There is no one-size-fits-all RV wood stove. It depends on your rig’s layout and size and your intentions for the stove.
Wood stoves take up a good amount of physical space in your RV. In addition to the size of the stove itself, you have to ensure you leave enough open space around the stove so nothing catches on fire. If you have a bigger rig, you’ll need a bigger stove to keep warm. That means you will lose some living area.
Some stoves aren’t designed for cooking on. If you want to use your stove for heating and cooking, you’ll need to get one that is a bit bigger. If you don’t want to cook with your stove you can forego some of the added features of a cookstove.
This is a very important factor when picking out your RV wood stove as it ensures safety and quality. EPA certification means that the stove and the company that created the stove meet the United States Environmental Protection Agency’s standards. Meaning, your choice is safe for both people and the environment!
RV wood stoves come in a variety of styles – from old-timey to modern looks. You will want to pick one that fits with your tastes and the rest of your RV décor so it doesn’t look out of place.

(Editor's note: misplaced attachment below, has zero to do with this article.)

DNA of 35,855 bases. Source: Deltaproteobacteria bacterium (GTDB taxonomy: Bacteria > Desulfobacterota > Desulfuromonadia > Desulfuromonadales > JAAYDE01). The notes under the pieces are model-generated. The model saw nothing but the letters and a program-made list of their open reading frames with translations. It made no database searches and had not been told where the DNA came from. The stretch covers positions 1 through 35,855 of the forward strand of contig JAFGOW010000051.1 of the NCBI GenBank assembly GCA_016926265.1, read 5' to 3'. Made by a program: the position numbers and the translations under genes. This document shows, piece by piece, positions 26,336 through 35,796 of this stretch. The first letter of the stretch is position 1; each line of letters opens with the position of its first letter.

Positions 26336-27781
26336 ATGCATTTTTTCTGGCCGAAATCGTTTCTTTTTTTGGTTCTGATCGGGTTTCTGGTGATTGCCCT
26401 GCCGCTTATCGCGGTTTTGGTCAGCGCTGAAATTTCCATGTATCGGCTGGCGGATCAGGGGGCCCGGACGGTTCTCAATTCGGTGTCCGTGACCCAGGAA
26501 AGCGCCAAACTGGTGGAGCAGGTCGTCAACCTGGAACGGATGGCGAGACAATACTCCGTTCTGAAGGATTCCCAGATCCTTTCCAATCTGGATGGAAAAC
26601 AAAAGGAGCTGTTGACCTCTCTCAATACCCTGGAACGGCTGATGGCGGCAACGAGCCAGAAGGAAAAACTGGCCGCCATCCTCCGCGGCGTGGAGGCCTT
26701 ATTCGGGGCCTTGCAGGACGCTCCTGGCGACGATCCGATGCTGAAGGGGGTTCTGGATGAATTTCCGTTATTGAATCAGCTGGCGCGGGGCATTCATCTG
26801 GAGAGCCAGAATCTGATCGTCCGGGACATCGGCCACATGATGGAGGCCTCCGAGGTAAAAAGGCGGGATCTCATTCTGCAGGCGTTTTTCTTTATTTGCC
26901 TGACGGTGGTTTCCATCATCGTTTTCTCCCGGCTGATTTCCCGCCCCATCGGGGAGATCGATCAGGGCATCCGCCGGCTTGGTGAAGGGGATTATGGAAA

So, you’ve decided you want a wood stove in your RV. Now it’s time to install it! Installation is a critical step in the process because your safety depends on doing everything right. If you’re not confident with this step or you aren’t much of a handyperson, do yourself a favor and have a professional complete the process or inspect it when you’re done.
You can install your RV wood stove on a small heat resistant hearth or a raised platform. This, in part, comes down to preference. If you use a heat resistant raised platform, you could gain some storage space under the stove.
We have seen a range of hearth options designed to fit the décor of any RV. You can use tile or stone in any color, design, or shape.
You can install venting through your roof or a wall in the RV by cutting a hole that the chimney flue can pass through. Some people also choose to vent their stove out a window so they don’t have to cut any holes in their rig.
You must add a stovepipe, chimney pipe, and mounting at the exit point. You also need to ensure you have a watertight seal once you’re done so you don’t end up with a leaky stove. The good news is, there are kits available to ensure everything is designed to meet safety standards.
If you’re not sure what you’re doing, you can either hire a professional or check out this detailed and step-by-step guide.
Different stoves have different clearance requirements. Make sure you follow the guidelines in your RV wood stove’s manual very carefully. Some stoves require mere inches of clearance, while others need much more.
While RV wood stoves aren’t for everyone, they can make for a warm and welcoming addition to any rig if done right. We know you’ll love cuddling up next to a fire on a cold, snowy night – just be sure to properly install and maintain your stove!